Day 5…was different. After leaving the hostel, I went to check out the glacier again. Jökulsárlón Lagoon was the name. This time it was to get a few shots of the little glacier blocks that littered the beach. It started off with some bad news. Apparently the aurora borealis was out in full the night before, right when I went to bed. Damnit. This particular day wasn’t all that interesting. I’ll just let you know right here and now that I ended up catching a stomach ache for the afternoon. Despite that, I did end up doing a few things.
After catching the sunrise at Jökulsárlón, I drove back to Skaftafell National Park. I was there to check out Svartifoss (black falls), but ended up doing a bit of hiking instead. To be honest I didn’t find Svartifoss to be all that great, but it was still pretty cool seeing the formation. Rather than going back to the car, I decided to do more hiking. I hadn’t done any hiking for years up until that point and then felt like a good time. So with about 10-12 pounds of camera gear, further up the mountain I go. The whole time I’m thinking, what on earth am I doing? I hike up to part of the top and boy, I feel great when I get there. I didn’t really do THAT much hiking, but I felt happy. Exercise ladies and gents. Exercise is indeed important for happiness.
After that, a 3 or 4 hour drive to the town of Laugarvatn to stay at the hostel there so that I can visit the places around the so-called Golden Circle the following day. These locations being: Gullfoss, Geysir, and Thingvellir National Park. The hostel I stay at is pretty empty, and not many people to talk to. I end up getting a stomachache and cannot finish the dinner I made for myself. I’ll have to try cooking for myself another time. For now, it is time to live off of sandwiches. I have a feeling I’ll have lost a fair bit of weight when I check back home.
Stopped by a random cave by the road. I liked this shot
What happened in day four? Well, it’s been a while since I actually thought about it so here it goes. Day four was the day I went ice caving. What I didn’t mention in the previous post was the benefit of interacting around with other people who are also traveling. You can easily learn some new information. In my case, I learned that a hostel called Vagnsstaðir was actually open for business. When I looked on the website before, it was closed for the winter. This was beneficial because it meant that I didn’t have to drive back and forth between Vik and the southeastern part of Iceland (going back and forth 200kms or so). That and the option of sleeping in a car overnight…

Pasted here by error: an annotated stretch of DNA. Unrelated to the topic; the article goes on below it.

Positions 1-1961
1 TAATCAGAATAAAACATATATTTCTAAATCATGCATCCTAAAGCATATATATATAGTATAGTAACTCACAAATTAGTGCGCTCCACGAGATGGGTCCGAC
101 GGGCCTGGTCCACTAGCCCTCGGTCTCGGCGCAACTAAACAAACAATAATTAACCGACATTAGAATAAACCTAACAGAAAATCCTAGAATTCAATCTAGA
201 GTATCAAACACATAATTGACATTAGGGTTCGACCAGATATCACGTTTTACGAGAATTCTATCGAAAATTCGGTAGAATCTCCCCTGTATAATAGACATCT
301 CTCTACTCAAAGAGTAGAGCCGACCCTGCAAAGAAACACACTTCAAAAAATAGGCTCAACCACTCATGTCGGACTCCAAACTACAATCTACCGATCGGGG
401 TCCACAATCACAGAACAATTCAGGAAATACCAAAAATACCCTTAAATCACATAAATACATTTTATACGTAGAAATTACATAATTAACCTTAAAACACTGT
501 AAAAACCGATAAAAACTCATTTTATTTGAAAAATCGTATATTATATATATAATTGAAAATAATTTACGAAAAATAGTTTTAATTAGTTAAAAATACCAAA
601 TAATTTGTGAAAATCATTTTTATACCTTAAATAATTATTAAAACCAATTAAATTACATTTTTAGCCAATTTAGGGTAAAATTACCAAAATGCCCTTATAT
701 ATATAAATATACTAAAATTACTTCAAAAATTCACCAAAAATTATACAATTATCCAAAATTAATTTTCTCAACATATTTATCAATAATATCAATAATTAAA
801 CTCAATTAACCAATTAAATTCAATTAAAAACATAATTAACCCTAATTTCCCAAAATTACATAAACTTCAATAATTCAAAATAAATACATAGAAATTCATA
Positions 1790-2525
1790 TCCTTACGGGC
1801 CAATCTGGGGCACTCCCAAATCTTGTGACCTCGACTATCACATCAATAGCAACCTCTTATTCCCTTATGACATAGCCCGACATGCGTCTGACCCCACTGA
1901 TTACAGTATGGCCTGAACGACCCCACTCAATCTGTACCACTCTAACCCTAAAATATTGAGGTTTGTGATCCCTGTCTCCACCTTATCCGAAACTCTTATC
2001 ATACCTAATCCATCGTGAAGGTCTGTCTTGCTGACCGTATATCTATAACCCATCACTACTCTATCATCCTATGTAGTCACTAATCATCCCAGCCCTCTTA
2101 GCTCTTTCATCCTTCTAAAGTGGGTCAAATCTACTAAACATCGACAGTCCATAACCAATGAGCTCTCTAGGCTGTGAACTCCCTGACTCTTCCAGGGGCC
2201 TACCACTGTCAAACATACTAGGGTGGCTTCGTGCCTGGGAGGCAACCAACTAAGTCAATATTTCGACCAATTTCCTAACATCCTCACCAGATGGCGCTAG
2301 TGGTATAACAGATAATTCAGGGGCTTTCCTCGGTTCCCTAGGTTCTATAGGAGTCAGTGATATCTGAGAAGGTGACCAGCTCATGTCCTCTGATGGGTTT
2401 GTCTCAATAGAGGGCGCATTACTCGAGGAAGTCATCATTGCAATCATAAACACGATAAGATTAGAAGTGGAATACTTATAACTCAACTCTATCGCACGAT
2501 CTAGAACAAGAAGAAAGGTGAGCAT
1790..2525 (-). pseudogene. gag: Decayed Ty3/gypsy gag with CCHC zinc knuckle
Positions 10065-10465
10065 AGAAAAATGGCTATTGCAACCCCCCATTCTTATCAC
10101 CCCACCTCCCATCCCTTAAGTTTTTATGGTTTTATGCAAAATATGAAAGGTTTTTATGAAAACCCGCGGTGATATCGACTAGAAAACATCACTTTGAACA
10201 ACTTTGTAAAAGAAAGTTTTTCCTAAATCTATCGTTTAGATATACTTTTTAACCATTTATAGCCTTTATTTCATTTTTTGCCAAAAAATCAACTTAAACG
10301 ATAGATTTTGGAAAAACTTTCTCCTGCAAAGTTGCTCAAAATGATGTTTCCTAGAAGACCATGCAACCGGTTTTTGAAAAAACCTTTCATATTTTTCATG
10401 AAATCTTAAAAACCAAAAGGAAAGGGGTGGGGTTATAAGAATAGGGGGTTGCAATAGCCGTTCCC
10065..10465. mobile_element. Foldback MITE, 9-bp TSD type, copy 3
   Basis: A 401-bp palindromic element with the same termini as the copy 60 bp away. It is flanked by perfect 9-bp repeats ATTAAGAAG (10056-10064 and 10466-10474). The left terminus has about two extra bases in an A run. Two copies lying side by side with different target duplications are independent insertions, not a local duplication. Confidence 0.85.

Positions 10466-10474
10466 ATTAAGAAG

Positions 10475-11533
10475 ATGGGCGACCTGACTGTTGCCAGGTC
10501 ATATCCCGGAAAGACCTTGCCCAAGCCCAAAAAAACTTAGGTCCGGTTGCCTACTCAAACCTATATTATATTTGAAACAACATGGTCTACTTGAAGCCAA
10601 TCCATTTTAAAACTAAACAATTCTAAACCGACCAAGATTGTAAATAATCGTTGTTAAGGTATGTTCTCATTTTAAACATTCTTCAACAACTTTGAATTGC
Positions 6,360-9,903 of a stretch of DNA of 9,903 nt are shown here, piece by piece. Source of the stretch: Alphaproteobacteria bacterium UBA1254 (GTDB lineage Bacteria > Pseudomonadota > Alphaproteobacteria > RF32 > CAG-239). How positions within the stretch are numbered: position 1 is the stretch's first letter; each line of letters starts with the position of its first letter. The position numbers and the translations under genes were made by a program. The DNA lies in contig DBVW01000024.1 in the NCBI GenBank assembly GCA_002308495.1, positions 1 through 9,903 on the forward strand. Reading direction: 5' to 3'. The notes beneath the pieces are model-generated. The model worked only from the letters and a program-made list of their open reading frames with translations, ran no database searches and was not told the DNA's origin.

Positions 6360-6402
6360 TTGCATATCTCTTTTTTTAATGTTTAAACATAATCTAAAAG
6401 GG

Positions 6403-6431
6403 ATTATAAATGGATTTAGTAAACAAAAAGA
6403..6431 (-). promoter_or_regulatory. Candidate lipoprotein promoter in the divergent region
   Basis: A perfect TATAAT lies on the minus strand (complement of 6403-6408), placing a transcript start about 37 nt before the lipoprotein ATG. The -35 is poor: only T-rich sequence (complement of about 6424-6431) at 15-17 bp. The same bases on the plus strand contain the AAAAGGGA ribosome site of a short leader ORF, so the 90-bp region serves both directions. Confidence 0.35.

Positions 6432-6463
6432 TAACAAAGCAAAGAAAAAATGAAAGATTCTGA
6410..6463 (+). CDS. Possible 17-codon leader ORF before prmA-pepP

Other than that, it was a very long drive to get to the meeting point for my ice caving tour. It was something I was looking forward to and one of the few things on this trip that wasn’t flexible. The tour started off well enough. Some of us were able to drive our cars to an area somewhat close to wear the cave was, then got into a large van for the final leg of the journey. Being that it was full of people, I found it a bit strange that no one was really talking with each other. Everyone was already with someone else, so I guess I found it strange because I’d been traveling alone for so long already and longed for some social contact. I’ll admit that. Though we were all probably thinking about the photos we’d take in the ice cave. Would I go ice caving again? Yes. With a tour group? Not so much. I would say that I’d spend the extra money to get a private guide.
Being inside an ice cave was both an underwhelming and overwhelming experience. I was expecting so much more and the cave still blew me away in its own special way. If you haven’t gotten it yet, an ice cave is underneath a glacier. It is what the name suggests. A cave that is formed by the surrounding ice of a glacier. Such things are only around for so long and once that part of the glacier melts away, it’s gone. The ice cave walls were a mesmerizing blue to the eyes, forming no specific shape as small grooves littered its surface. The sounds of footsteps crunching along the snow and gravel faintly echoed as they bounced along the uniquely shaped ice walls. The small stream trickled along, following the path of the ice cave to its mouth. It was calming.
A lower angle of some ice
Picturesque looking I’d say
It was a place I wanted to explore more of and stay longer in. Had I fully waterproof boots, I probably would have tried to walk further in along the stream; at the utmost annoyance to my guide because safety for him comes first.
Oh, and I got to see some glaciers too.